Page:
Whit Cali said...

This is great stuff- thank you. I've struggled greatly with our current time keeping process. It just doesn't make sense to me to have developers spending their time filling out timesheets. But we bill clients by the hour- that's a business model I don't have control over changing.

What I do have control over, however, is how I gather the data. So I'm going to implement your time invested + percentage complete approach. I'm eagerly keeping an eye out for "The Scrum Papers" for more details on the reporting structure.

I'll let you know how it goes!

Luisd said...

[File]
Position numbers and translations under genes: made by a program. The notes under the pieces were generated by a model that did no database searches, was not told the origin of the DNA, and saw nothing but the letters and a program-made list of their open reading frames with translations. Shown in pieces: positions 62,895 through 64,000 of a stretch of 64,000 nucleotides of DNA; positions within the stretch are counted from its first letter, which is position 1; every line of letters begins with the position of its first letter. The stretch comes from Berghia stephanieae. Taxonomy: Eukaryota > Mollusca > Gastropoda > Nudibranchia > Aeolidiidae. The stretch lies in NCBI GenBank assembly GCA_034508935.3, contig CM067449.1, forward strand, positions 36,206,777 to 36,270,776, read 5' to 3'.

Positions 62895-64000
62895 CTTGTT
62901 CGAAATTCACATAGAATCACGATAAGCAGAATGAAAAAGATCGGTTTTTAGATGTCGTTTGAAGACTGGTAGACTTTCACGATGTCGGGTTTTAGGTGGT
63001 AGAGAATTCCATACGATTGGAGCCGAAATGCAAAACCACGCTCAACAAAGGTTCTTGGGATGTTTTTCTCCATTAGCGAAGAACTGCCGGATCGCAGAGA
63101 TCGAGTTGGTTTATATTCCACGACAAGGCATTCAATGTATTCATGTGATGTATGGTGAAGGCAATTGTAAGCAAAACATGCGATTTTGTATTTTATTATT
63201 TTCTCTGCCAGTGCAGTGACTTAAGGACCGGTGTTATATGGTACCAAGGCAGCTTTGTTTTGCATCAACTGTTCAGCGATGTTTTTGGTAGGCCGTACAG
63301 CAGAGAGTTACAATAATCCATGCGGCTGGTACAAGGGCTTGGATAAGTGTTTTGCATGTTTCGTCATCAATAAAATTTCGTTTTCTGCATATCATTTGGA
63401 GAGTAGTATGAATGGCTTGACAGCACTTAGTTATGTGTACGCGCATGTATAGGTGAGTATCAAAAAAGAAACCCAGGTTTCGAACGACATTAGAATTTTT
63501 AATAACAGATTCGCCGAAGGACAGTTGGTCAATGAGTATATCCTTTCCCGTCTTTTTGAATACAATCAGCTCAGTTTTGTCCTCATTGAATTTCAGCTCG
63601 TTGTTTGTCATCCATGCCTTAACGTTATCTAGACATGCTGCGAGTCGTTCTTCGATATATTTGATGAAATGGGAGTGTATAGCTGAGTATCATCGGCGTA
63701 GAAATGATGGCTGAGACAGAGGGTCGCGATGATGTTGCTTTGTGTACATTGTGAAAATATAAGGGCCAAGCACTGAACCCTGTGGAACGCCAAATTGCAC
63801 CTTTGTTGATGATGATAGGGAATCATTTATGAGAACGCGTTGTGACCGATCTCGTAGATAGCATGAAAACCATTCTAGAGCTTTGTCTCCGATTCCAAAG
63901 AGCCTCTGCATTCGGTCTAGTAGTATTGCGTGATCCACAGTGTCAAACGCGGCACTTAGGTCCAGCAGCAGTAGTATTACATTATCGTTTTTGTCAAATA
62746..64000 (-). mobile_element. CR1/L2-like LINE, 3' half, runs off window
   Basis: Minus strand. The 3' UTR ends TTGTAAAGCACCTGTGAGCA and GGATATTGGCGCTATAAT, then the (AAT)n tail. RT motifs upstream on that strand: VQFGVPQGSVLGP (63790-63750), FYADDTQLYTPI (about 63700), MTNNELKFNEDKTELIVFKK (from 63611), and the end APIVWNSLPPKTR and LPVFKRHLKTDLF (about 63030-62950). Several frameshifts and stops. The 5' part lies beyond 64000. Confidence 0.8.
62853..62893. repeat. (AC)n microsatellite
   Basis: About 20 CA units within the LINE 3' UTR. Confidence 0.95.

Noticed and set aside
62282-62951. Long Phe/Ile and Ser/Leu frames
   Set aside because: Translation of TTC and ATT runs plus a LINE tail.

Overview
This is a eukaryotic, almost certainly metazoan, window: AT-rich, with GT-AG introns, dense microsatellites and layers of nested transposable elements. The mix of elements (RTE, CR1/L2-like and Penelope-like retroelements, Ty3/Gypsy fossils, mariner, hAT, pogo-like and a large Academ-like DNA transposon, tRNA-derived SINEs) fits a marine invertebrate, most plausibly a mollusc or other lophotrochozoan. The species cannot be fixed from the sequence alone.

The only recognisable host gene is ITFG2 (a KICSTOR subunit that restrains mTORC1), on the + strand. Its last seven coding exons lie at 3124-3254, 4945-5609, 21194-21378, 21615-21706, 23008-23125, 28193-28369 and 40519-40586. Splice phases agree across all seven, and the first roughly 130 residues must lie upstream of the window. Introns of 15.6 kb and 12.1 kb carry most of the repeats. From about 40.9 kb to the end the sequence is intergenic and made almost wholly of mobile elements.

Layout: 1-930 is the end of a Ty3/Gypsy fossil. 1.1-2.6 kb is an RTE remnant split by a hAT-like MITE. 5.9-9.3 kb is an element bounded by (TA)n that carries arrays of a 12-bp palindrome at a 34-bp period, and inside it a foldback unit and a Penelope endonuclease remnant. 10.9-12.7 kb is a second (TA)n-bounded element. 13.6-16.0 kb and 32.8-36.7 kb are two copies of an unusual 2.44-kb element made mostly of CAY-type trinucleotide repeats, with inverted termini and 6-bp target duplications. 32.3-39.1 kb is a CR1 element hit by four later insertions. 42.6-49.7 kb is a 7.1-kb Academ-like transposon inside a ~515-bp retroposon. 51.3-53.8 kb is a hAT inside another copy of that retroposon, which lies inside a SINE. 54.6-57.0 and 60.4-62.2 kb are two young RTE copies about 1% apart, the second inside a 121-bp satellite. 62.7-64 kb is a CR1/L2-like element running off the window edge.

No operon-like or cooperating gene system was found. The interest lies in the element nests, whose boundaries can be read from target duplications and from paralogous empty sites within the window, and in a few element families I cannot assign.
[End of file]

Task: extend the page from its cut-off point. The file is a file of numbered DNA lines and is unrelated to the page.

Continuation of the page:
Jeff,
This is my first time reading your blog. I think there are good arguments to not use timesheets on certain teams and projects. But I do not understand why you do not use them, and instead over-exaggerate and make up sources and stats.

Here are some issues you may want to consider on your post:

1. Joel Spolsky (one of your sources) says the opposite of what you propose. Actually, the use of timesheets is the most relevant new feature of his software management product, FogBuz. Please read Joel's latest column: Evidence Based Scheduling.

2. I guess that the Yale source you claim but do not cite, are the timesheets that for 25 years all Yale CS students have had to fill while coding exactly the same homework assignment. As these stats are available to alumni, we can use them as reference for certain estimations.

3. Lastly, I am surprised you mention Agile consulting as example. Most of the firms I know (ThoughtWorks being the most shiny example), make their employees keep timesheets and have a target of billable hours per week.

Jeff Sutherland said...